Withdrawal rate not yet decided, defense secretary says.
KABUL, AfghAnistAn — Defense Secretary Leon Panetta made an unannounced visit to Afghanistan on Wednesday to meet with senior commanders and discuss proposals for future troop levels that he said would be presented for President Barack Obama’s consideration in the next few weeks.
Although it is traditional for a defense secretary to visit troops in December ahead of the holidays, Panetta said a central goal of this trip was to push forward deployment proposals now being prepared by Gen. John Allen, the top U.S. and NATO commander in Afghanistan.
Those options, designed to guide U.S. force levels after the NATO mission ends on the last day of 2014, should be presented to the president “within the next few weeks,” Panetta told reporters.
He said that only after decisions were made on what the U.S. force levels could be after 2014, when NATO hands the security mission to Afghans, would Obama settle on the rate of withdrawal over the next two years to reach that number.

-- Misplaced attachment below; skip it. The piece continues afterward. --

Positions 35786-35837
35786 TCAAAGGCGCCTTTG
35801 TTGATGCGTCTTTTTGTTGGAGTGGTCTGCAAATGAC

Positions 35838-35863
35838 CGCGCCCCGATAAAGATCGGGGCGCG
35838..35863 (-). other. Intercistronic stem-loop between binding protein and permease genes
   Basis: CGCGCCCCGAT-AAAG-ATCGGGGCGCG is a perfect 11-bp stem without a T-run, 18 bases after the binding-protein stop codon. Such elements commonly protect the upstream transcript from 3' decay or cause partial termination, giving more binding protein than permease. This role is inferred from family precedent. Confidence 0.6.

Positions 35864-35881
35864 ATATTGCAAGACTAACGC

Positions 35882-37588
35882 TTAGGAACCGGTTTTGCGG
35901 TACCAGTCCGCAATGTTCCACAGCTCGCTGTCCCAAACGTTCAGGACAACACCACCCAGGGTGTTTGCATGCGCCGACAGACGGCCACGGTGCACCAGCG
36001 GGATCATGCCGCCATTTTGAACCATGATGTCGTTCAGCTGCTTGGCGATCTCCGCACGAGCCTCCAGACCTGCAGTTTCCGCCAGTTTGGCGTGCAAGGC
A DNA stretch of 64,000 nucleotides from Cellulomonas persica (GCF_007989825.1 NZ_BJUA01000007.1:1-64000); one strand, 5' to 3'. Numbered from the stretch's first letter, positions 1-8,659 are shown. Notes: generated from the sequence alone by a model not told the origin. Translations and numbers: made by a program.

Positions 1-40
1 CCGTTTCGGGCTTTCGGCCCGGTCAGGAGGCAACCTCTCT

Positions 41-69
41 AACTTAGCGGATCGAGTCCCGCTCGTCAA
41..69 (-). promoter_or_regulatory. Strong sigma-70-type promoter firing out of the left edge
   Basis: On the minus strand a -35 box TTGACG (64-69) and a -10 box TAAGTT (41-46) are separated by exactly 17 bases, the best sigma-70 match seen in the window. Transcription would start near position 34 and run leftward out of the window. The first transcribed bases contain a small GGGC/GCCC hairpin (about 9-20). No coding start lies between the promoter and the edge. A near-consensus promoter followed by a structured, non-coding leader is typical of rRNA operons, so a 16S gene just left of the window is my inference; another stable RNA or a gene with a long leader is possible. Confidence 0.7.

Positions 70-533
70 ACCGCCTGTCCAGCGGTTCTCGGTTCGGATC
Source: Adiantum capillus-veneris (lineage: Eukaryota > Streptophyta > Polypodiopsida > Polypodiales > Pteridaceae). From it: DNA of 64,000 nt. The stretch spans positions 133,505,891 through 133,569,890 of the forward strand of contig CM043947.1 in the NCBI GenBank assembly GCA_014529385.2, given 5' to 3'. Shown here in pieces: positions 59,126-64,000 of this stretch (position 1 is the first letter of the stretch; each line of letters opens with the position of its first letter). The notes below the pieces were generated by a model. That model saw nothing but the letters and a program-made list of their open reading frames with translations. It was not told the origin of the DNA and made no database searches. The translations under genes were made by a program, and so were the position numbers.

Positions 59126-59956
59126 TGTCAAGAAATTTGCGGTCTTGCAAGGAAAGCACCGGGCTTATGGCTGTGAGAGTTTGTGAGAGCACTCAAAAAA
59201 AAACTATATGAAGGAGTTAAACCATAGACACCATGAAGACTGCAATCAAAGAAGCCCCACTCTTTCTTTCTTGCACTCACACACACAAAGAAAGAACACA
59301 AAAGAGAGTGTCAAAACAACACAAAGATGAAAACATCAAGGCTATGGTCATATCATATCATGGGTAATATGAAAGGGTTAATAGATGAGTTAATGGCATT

Allen remains in command here while the Defense Department inspector general scrutinizes emails he exchanged with a Florida socialite, although his nomination to be the top NATO commander is on hold. He held private meetings with the defense secretary Wednesday night but, breaking with normal practice, was not expected to brief the traveling press corps.
Any continuing U.S. presence after 2014 — which would have to be negotiated with the Afghan government — is expected to focus on training and supporting Afghan security forces, and is likely to include a small U.S. counterterrorism force with an eye on al-Qaida and senior insurgent leaders.
The president has made no decision, and a range of options are being prepared, officials said. The U.S. counterterrorism force might number fewer than 1,000, part of a U.S. military mission that would probably total no more than 10,000 troops, despite the desire of some officers for a larger force.
The mission in Afghanistan, Panetta said, is “on a far better path” than it was four years ago.
But he acknowledged that significant challenges remained. He specifically cited unreliable governance, continuing corruption, the existence of safe havens for insurgents in Pakistan and a resilient Taliban insurgency within Afghanistan’s borders.
Defense Secretary Leon Panetta meets with commanders, including Marine Gen. John Allen (third from right).